Last week we saw Twitter face the biggest hack of its existence, and one that the company is still trying to save face from as its reputation took a hammering. Especially when it was revealed that there was inside involvement and a dodgy internal tool that helped hackers gain a foothold inside the social media platform.
Since then, Twitter has revealed in a blog post that 130 accounts were targeted and that the hackers were able to initiate a password reset, log in to accounts and send tweets from 45 of them. During that time, hackers were able to download account data belonging to eight unverified users.
But what exactly was it all for? Well, as possibly suggested when it happened, money. Essentially it looks like the hackers may have been looking to leverage star power to try and earn some money through cryptocurrency.
According to Forbes, Coinbase and other cryptocurrency exchanges were able to stop some customers from sending bitcoin to the hackers by blacklisting the hackers’ wallet address. Specifically, Coinbase says it prevented just over 1,000 customers from sending around $280,000 worth of bitcoin during last Wednesday’s attack.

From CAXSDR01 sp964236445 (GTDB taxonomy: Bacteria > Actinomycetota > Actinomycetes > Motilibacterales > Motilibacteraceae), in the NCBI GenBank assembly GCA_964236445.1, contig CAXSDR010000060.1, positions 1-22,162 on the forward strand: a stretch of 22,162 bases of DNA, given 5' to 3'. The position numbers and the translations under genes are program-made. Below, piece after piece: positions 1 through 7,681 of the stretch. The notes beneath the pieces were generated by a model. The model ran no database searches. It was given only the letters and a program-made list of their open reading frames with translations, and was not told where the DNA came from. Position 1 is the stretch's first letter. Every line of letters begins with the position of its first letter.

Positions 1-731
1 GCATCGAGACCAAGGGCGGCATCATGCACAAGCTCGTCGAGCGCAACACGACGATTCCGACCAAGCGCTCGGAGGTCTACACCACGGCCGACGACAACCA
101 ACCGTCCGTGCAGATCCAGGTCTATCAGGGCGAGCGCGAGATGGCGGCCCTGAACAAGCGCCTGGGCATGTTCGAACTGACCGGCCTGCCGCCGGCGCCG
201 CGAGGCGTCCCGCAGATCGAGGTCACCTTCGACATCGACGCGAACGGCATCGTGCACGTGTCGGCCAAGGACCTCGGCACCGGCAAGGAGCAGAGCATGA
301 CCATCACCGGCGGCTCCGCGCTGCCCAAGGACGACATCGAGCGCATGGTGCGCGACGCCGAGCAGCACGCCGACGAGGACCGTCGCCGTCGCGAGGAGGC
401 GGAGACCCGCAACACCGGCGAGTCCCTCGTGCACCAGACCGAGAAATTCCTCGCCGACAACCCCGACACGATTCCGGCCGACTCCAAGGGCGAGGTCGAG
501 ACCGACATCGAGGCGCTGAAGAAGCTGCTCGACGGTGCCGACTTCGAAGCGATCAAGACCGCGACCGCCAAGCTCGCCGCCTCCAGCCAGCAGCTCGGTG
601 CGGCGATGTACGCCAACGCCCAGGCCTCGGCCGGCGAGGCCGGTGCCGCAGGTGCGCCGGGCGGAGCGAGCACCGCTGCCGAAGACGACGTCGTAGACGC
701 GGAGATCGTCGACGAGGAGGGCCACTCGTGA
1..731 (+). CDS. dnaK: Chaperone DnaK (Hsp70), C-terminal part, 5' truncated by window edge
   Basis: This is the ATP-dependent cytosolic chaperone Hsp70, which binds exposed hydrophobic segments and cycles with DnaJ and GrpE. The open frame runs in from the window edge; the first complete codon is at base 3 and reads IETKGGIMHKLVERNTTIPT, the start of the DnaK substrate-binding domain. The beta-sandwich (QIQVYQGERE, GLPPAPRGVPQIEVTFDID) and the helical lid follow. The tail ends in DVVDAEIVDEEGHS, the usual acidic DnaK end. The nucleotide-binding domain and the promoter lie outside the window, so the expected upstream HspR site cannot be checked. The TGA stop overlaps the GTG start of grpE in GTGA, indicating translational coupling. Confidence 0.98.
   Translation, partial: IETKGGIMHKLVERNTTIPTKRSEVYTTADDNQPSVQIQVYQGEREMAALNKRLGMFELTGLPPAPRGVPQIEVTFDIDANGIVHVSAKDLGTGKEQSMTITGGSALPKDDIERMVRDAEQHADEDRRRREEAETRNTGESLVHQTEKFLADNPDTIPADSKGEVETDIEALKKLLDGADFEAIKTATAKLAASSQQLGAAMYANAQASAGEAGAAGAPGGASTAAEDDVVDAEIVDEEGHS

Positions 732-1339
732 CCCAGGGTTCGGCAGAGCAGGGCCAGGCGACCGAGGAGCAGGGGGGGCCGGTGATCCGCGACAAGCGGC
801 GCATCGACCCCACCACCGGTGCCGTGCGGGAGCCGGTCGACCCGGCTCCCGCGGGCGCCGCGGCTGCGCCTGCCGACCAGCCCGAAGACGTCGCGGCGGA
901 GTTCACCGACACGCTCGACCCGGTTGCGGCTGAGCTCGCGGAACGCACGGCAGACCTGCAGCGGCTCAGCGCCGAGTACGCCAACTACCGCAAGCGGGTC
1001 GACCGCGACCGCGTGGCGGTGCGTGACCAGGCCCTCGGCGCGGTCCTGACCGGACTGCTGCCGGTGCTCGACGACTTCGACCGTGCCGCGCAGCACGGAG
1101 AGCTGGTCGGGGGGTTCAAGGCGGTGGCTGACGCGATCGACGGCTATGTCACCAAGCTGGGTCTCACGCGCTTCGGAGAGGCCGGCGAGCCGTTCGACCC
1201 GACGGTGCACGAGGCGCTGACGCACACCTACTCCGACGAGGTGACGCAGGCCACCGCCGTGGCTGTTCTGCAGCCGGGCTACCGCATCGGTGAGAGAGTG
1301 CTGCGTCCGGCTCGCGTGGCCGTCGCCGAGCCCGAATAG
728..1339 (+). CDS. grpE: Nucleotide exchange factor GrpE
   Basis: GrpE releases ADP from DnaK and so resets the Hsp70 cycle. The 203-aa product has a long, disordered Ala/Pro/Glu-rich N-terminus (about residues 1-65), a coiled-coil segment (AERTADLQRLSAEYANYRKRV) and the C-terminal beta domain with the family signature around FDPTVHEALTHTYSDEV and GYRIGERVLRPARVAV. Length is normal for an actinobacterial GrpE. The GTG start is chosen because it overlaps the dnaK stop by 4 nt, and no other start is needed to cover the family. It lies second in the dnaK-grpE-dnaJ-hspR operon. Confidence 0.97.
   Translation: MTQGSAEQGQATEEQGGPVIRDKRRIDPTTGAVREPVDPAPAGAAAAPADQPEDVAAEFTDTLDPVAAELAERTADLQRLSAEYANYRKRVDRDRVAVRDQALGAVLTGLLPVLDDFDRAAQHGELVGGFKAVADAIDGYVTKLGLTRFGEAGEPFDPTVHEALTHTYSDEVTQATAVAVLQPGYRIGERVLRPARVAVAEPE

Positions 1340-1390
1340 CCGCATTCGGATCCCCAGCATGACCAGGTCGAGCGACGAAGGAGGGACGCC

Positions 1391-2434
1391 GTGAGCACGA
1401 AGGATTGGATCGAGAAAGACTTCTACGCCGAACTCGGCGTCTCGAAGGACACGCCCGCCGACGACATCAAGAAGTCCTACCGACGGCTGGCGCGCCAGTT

Roughly 14 Coinbase users sent around $3,000 worth of bitcoin to the scam’s wallet address before the company moved to blacklist it, the company said. And that’s just one company reporting on the transactions they stopped. Twitter accounts belonging to cryptocurrency exchanges including Binance and Gemini were also targeted during Wednesday’s attack. Apparently, the hackers may have made close to $300 000 in total from the scams.
Which again reaffirms to the world that cryptocurrency has a long way to go before being it can be treated legitimately as a safe currency. And that some people are far too quick to respond to any get rich quick scheme.
Last Updated: July 22, 2020